A teacher shortage crisis has arrived. It’s hardly surprising. Teaching is exhausting, relentless and consuming. It doesn’t make us rich and things keep changing. These aspects have long been associated with teaching. Most trainee and newly qualified teachers anticipate some of these hurdles and accept that they are part of the job. What they perhaps do not anticipate is the frightening rate of change that exists in the teaching profession.
This is a re-blog post originally posted by @sing0utsing and published with kind permission.
The original post can be found here.
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I qualified as a primary teacher seven years ago and have been a leader for two years. I have taught in two schools which have not jumped onto every bandwagon. On the whole, the changes that have been made have been carefully considered before being implemented.
Nevertheless, in just seven years within primary education and in the geographical area that I work, I have seen many initiatives come and quite often, go. Here are some of the messages that have been shared via training (both private and county training), school improvement partner visits, Ofsted and teacher training institutions in seven short years.
There have been changes in the world of assessment. Once upon a time there were levels. Then APP arrived with differing advice given to how to actually use it and now, no levels. Baseline assessment tools change on a regular basis for Foundation stage. Key Stage 1 and 2 tests are changing. The arrival of the dreaded Year 1 Phonics test and the advent of nonsense words are now in place.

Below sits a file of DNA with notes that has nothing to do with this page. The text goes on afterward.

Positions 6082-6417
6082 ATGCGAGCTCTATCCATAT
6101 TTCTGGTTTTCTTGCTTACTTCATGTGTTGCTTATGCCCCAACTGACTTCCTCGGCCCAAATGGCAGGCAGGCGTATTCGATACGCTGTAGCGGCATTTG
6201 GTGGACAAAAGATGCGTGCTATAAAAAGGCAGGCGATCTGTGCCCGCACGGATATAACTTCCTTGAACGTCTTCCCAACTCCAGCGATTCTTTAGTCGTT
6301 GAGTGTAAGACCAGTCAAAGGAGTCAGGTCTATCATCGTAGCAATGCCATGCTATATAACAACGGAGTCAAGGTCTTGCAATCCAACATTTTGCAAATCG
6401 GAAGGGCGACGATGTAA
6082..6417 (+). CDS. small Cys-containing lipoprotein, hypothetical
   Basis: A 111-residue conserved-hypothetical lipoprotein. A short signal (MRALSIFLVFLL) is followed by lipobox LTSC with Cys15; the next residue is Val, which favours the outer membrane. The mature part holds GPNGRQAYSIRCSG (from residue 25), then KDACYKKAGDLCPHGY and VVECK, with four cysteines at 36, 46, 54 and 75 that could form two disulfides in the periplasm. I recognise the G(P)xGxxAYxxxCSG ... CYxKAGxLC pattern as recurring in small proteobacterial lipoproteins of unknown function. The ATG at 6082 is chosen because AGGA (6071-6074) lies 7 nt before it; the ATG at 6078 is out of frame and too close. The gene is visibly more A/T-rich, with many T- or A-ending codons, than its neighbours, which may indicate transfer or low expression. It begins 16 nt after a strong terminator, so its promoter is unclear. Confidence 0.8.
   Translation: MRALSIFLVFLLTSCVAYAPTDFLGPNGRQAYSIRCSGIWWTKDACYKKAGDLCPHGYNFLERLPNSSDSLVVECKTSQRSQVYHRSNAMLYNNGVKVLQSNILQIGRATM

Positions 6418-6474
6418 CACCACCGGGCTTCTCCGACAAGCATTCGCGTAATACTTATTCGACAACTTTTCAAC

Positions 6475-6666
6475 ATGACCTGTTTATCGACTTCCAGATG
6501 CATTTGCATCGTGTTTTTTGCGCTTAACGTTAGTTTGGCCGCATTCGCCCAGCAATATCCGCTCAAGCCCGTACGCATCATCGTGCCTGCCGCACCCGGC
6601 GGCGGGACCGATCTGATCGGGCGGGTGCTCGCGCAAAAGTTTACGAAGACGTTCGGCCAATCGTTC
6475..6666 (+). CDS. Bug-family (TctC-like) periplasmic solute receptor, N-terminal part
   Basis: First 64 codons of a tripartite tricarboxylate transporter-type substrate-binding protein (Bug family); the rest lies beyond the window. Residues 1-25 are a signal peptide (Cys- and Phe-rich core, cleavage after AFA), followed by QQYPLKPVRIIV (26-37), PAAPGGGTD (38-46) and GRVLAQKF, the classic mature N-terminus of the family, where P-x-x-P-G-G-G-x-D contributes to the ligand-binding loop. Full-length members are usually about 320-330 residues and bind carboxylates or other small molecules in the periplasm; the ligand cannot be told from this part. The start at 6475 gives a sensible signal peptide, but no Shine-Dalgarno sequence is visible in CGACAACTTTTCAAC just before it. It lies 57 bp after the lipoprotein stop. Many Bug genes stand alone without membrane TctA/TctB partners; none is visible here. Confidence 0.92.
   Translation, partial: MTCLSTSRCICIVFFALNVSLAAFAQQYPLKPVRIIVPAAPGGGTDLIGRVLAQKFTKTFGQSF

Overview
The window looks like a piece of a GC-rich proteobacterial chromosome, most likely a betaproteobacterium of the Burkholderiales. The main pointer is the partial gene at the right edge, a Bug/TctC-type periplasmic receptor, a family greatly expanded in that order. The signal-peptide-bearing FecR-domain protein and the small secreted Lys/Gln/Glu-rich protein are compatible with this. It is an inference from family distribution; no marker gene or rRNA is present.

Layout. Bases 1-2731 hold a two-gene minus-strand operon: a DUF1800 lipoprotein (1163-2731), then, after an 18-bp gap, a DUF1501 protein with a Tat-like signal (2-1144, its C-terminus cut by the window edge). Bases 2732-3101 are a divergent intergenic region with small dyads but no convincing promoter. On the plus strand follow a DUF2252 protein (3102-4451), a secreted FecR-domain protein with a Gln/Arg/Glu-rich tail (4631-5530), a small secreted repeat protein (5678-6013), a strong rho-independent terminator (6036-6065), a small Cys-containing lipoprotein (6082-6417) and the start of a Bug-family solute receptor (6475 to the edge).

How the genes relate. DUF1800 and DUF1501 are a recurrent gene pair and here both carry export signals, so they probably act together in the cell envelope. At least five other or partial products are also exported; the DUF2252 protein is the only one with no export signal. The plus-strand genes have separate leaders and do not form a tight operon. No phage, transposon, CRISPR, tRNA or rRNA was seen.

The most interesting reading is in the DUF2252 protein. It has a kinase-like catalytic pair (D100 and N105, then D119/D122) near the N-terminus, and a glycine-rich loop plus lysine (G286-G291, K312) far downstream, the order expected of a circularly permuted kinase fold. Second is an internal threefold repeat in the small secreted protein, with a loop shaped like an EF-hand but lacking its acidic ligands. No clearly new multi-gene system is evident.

Planning expectations seem to change like the wind. Some Ofsted inspectors have scrutinised a lesson plan, others have not. Now you can plan as you like. And what about having a starter and plenary? That is no longer required. Cross curricular lessons were encouraged. Now, the emphasis is on more discrete teaching. And should teaching be related to topics? And shouldn’t our curriculum focus on knowledge or skills or both? It used to be breadth, now it is depth. How much of our teaching should be direct instruction? To what extent should our children learn collaboratively? To what extent should there be free flow in Foundation Stage?
Grouping is yet another nightmare. I recall one colleague telling me that an Ofsted inspector had checked her groups to make sure that Pupil Premium children were mixed with children who were not Pupil Premium. Then she was told that children of similar abilities should be grouped together. But now, with the research on setting showing little impact, it has all changed. Growth mind-set has completely changed the way that we approach learning and give feedback. Praise has disappeared. There is more confusion in the realms of EAL. As a new EAL Co-ordinator, and in an attempt to skill myself up, I attended several courses. They gave me conflicting information on best practise in such important and far-reaching areas such as how and when to teach phonics.
And there are more indecisions that cause teachers sleepless nights. Hands up or no hands up? Display the learning objective or not? Differentiate or personalise learning? Differentiate the learning objective or teach to the top? Change talking partners on a regular basis or keep the same? Use green pen for next steps or general comments? Teach handwriting straight away or wait? Start homework in Key Stage 1 as is sometimes advocated or wait until Key Stage 2?